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A rare presentation of Takayasu’s arteritis- unilateral finger clubbing – case report



Takayasu’s arteritis (TA) is a granulomatous, large vessel vasculitis with a preponderance for young women. The inflammation results in disruption of the arterial endothelium causing stenosis, endoluminal thrombosis and aneurismal dilatation. Early disease presentation is with nonspecific general symptoms, and in such instances, the diagnosis can be missed. Unilateral clubbing is a manifestation of myriad of diseases, but is not a common sign of TA. In medical literature, only three such cases have been reported.

Case presentation

We present a 24-year-old female who presented with multiple constitutional symptoms such as arthralgia, malaise, poor appetite and two episodes of syncope over 3 months’ duration. On examination, unilateral finger clubbing was observed in the right hand, with very low volume radial, ulnar and brachial artery pulses on the ipsilateral side. Her blood pressure measured on the unaffected arm, was normal. Inflammatory markers were elevated and magnetic resonance angiogram (MRA) confirmed TA.


Although rare, unilateral clubbing may be a manifestation of TA. Therefore, detection of unilateral clubbing should raise a strong clinical suspicion of TA and prompt early diagnosis and initiation of treatment.

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Takayasu’s arteritis (TA) is a granulomatous arteritis involving large vessels, predominantly the aorta and its major branches [1]. Inflammation of the arteries causing endothelial damage can lead to vessel wall thickening, vascular occlusion and thrombus formation [2]. The resultant ischemia may cause disabling symptoms. Early in the disease, symptoms are nonspecific, such as fever, fatigue, arthralgia, myalgia and weight loss, and in such instances, the diagnosis is often missed [2].

We present a case of Takayasu’s arteritis, presenting with constitutional symptoms and unilateral finger clubbing. Only three similar cases have been reported in the literature [3,4,5].

Case presentation

A 24-year-old female from Southern province of Sri Lanka, presented with arthralgia, malaise and poor appetite for 3 months’ duration. A week prior to the admission, she had an episode of transient loss of consciousness, which was followed by an uneventful recovery. It was assumed to be a vasovagal syncope, since the semiology was not suggestive of a seizure and it was not associated with chest pain or palpitations. She had a similar event a month ago, which also resolved spontaneously upon lying down.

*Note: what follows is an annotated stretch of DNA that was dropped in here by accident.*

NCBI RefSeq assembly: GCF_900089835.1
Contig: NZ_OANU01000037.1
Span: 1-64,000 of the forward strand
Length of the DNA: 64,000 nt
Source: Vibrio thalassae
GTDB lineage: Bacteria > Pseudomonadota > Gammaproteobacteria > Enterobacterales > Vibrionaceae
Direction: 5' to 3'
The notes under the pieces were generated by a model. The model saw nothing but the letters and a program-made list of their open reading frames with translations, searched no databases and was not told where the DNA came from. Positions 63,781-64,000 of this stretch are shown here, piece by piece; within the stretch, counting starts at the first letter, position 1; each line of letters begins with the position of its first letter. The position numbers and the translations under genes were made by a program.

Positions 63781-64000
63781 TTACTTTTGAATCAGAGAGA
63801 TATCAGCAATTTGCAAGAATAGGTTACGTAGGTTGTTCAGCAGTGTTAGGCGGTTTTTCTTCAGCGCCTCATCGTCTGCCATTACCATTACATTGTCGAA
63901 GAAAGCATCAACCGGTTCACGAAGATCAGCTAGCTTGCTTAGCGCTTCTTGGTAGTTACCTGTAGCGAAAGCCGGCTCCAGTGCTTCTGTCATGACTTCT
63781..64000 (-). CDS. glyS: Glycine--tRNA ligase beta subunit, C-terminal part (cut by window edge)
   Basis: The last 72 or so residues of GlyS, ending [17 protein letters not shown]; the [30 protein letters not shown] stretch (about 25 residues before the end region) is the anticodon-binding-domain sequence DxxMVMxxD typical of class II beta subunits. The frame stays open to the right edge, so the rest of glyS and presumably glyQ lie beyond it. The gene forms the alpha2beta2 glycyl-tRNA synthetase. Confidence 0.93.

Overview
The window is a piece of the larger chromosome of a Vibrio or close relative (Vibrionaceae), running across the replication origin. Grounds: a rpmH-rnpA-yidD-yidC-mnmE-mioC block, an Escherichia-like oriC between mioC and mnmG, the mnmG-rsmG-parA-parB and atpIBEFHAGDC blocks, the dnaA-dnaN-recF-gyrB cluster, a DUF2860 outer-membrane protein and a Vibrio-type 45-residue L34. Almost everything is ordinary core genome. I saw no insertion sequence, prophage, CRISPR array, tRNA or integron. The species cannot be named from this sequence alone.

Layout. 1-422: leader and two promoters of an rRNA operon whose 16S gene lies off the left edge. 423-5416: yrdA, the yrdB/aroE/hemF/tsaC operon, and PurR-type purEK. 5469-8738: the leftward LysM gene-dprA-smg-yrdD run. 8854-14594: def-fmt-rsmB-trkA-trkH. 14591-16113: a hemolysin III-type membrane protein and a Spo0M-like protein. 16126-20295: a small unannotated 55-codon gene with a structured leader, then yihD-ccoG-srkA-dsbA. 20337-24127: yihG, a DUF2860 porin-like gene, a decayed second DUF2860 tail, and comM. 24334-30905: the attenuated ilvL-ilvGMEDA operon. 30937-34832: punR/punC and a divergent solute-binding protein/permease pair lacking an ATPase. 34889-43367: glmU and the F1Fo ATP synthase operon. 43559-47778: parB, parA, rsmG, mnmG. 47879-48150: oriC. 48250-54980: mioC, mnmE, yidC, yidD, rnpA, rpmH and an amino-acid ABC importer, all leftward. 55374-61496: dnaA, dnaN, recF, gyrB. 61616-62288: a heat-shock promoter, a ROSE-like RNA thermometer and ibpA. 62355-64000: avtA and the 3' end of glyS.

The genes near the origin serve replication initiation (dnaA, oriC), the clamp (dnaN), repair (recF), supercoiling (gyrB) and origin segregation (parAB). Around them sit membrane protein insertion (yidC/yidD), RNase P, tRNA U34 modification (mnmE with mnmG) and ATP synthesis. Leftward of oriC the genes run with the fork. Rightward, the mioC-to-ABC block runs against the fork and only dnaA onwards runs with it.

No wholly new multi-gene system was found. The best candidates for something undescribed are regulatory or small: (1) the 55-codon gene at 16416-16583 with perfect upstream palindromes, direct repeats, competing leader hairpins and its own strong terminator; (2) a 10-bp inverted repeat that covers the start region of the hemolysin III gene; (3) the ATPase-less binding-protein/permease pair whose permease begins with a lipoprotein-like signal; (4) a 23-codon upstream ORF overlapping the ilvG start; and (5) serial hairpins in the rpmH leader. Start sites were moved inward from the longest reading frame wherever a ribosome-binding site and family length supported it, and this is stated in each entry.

She complained of arthralgia involving all small and large joints indiscriminately without any signs of inflammation. She did not give a history of fever, chills or rigors, drenching night sweats or weight loss. She denied cough, difficulty in breathing, chest pain, headache, visual disturbances, photophobia, or photosensitive rashes. She also did not have cold intolerance, constipation, menorrhagia, polyuria or polydipsia. She denied neck pain, limb claudication or Raynaud’s phenomenon. She was not on any medications. She had regular menstrual periods. She had no premorbid illnesses and her family history was unremarkable.

On examination, her height was 144 cm and she weighed 42 kg with a body mass index of 21 kg/m2. She was not febrile or pale and there was no hair loss, rashes, oral or genital ulcers. She did not have redness in the eyes. She had grade 2 clubbing involving the fingers of the right hand (Fig. 1a, b). Interestingly, clubbing was absent in the fingers of the left hand and toes of both feet. Her radial, ulnar and brachial pulses were barely felt in the right arm, whereas in the left arm, all the pulses were felt with normal volume. Blood pressure was not recordable in the right arm and in the left, it was 112/88 mmHg. The carotid and femoral pulses were palpable in normal volume and there was no radio-radial or radio-femoral delay. Mild tenderness was elicited over the right carotid artery but, there was no bruit. Cardiac examination was normal. Lung fields were clear. Rest of the examination was unremarkable.

Fig. 1